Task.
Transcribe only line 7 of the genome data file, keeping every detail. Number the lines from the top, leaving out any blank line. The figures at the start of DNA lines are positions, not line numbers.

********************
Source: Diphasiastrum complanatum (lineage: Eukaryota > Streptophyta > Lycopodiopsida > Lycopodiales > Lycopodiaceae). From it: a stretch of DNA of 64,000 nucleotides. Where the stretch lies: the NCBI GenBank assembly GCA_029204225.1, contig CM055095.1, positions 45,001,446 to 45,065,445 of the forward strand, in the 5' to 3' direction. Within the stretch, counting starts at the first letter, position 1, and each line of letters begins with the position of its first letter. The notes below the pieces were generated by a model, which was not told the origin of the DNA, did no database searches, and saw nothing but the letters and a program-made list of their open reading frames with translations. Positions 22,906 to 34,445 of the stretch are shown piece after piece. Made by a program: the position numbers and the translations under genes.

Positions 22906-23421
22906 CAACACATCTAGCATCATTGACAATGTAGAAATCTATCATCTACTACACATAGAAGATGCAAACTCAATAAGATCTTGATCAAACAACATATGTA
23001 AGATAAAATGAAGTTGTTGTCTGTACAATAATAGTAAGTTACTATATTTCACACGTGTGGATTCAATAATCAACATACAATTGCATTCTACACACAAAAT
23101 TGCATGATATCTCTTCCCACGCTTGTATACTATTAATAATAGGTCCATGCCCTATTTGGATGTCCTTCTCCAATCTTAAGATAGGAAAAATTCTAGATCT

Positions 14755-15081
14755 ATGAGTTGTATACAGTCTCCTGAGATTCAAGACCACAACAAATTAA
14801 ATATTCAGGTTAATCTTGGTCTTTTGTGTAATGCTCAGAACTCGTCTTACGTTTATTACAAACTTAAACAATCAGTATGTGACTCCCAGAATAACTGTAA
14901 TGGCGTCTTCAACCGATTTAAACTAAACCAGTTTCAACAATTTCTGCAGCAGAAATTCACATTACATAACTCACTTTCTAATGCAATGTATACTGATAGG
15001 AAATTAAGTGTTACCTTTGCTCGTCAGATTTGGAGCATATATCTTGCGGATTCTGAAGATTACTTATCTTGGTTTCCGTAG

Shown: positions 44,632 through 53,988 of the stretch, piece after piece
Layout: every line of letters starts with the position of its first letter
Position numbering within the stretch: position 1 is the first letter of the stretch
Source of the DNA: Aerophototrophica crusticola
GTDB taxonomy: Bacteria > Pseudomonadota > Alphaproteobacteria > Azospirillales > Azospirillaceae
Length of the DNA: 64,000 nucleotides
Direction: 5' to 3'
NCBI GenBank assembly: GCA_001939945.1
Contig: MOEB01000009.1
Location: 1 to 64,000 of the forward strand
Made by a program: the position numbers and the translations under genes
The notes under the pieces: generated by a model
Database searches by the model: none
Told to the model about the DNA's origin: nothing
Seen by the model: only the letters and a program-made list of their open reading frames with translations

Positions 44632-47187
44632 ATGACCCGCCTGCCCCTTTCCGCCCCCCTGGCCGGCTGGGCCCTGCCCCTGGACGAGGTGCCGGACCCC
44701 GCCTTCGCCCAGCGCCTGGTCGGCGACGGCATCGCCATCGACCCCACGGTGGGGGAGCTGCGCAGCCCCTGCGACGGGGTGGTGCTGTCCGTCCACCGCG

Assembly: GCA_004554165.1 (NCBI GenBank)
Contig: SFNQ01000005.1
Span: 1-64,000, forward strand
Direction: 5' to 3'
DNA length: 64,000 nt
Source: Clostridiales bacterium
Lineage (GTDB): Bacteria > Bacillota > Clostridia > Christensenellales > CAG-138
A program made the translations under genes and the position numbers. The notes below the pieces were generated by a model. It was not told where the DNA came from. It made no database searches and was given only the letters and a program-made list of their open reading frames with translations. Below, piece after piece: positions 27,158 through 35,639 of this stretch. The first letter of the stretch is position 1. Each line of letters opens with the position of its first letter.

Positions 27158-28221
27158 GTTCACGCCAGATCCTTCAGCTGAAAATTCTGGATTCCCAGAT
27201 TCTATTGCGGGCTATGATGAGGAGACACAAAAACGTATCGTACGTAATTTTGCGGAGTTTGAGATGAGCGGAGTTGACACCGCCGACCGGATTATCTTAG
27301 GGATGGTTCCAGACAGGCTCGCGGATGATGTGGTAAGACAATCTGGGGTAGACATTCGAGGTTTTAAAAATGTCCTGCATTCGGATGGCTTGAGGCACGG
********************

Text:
14755 ATGAGTTGTATACAGTCTCCTGAGATTCAAGACCACAACAAATTAA